Sample preparation techniques were reviewed and techniques for the preparation of coke and char samples were investigated. Coal samples are prepared using carnauba wax which offers sufficient contrast to allow the measurement of both coal and inorganic phases, thus enabling the relationships of the organic matter with the inorganic phases to be determined. Samples of fly ash and similar materials can be prepared using standard epoxy resins. Sample preparation techniques for the preparation of coke and char were investigated as carnauba wax and common epoxy resins are unsuitable for the mounting of coke and char samples. Four specialist resins were tested, one of which shows some promise and its potential should be further investigated.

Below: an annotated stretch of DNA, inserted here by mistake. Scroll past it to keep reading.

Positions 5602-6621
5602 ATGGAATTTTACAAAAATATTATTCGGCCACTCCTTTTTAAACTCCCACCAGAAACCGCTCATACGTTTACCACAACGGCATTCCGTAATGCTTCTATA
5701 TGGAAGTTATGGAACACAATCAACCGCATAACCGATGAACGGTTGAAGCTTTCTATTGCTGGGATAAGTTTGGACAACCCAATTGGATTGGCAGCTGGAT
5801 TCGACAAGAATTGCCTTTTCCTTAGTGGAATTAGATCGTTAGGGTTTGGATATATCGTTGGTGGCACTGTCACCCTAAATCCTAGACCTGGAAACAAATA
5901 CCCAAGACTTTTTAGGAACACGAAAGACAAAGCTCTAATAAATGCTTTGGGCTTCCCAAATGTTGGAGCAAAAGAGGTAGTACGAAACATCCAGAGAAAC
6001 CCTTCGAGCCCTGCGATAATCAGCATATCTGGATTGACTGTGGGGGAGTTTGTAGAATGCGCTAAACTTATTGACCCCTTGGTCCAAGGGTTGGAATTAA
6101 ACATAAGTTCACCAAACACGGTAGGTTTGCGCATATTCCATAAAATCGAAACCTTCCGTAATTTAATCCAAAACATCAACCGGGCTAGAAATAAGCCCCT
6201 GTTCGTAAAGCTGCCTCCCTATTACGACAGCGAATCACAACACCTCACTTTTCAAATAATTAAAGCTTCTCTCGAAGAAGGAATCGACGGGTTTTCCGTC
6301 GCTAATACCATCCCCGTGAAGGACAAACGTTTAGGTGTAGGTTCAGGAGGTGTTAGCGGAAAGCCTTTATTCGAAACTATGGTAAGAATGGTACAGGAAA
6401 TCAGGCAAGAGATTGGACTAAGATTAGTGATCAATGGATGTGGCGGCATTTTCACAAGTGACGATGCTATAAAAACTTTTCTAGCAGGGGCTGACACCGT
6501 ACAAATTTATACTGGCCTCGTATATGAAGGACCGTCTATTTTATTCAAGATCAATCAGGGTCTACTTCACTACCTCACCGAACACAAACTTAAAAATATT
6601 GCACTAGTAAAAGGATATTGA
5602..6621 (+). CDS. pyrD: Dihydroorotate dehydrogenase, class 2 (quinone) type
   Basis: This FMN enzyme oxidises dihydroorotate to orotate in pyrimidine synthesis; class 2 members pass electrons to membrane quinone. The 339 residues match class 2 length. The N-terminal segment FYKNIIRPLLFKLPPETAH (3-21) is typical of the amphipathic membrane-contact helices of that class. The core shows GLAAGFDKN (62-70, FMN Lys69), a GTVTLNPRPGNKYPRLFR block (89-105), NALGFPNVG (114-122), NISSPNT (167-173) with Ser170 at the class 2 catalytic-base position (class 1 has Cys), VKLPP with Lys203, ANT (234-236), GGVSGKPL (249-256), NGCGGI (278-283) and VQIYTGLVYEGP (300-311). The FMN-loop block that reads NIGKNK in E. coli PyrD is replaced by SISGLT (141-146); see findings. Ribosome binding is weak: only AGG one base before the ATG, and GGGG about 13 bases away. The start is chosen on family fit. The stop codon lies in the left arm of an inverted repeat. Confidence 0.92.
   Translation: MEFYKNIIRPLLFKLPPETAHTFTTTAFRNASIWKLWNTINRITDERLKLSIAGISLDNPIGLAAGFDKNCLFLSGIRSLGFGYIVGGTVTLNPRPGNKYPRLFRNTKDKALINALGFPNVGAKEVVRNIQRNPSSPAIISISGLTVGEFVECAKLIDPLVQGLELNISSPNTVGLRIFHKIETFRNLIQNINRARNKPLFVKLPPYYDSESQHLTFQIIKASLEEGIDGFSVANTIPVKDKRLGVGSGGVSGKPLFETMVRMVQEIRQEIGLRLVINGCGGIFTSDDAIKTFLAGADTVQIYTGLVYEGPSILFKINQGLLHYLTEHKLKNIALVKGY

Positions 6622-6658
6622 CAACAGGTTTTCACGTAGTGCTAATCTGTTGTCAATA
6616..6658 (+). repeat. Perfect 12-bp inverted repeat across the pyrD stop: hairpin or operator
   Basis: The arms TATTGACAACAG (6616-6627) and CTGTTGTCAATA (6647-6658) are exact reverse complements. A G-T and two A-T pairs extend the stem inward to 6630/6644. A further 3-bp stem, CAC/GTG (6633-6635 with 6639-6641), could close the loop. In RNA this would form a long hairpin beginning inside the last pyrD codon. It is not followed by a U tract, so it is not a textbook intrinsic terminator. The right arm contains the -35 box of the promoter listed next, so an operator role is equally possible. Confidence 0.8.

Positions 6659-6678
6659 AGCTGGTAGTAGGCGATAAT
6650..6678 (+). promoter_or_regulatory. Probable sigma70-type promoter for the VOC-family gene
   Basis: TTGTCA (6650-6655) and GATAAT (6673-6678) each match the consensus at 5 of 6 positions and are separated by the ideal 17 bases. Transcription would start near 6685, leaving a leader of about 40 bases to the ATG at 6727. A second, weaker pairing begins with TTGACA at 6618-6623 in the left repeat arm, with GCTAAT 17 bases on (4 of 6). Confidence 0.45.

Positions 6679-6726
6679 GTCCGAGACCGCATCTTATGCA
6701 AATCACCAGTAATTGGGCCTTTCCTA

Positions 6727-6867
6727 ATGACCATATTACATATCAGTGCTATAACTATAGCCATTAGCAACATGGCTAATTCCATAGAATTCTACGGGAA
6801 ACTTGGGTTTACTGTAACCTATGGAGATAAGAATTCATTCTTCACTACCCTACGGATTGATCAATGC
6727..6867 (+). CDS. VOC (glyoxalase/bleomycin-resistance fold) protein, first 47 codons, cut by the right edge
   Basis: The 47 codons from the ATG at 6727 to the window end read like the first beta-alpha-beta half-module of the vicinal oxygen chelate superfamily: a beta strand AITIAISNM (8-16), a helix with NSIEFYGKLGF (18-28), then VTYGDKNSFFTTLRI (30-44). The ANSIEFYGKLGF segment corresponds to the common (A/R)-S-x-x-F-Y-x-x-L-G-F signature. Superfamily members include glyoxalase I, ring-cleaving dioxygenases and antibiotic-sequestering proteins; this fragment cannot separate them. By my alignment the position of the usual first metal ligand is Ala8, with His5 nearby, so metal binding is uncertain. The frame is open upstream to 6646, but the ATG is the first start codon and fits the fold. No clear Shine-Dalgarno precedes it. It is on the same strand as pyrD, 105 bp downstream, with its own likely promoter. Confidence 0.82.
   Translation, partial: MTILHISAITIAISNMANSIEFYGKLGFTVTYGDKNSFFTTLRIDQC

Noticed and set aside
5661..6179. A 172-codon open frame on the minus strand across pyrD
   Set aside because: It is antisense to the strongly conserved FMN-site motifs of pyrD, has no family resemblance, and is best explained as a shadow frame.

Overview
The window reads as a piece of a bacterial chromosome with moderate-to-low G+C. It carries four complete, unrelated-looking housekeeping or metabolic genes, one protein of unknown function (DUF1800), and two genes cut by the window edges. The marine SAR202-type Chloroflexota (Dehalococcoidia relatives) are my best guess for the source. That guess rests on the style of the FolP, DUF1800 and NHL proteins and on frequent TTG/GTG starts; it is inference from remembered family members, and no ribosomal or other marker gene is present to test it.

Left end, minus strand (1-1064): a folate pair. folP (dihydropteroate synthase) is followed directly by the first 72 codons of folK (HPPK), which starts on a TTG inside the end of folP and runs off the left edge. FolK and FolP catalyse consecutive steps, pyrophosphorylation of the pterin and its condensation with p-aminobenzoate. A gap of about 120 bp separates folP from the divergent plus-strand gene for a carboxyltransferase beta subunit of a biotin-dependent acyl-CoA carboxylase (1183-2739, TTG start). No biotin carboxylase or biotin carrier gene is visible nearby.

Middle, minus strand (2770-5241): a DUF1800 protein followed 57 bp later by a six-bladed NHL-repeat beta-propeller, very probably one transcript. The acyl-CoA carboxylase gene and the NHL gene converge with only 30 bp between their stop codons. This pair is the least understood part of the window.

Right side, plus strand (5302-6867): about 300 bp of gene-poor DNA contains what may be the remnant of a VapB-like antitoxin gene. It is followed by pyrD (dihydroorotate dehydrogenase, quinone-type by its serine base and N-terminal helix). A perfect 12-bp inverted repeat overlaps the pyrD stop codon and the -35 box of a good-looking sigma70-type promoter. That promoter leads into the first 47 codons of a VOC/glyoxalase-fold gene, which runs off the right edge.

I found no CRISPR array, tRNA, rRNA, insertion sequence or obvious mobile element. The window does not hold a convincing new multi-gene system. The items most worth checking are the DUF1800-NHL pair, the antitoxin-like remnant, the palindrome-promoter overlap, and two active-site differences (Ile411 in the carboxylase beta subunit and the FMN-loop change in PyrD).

The use of chemistry and/or back-scattered electron intensity to identify individual macerals was investigated. Although chemical differences do exist between the various maceral groups these are insufficient to use as suitable discriminant due to the short counting times used in a QEMSCAN analysis. Similarly, there is considerable overlap in the BSE intensity values so they also cannot be used as a reliable discriminant. The use of optical images and coregistration with the corresponding QEMSCAN images should be investigated as this is considered to be the most promising approach to maceral identification and determination of relationships between the individual macerals and the inorganic phases.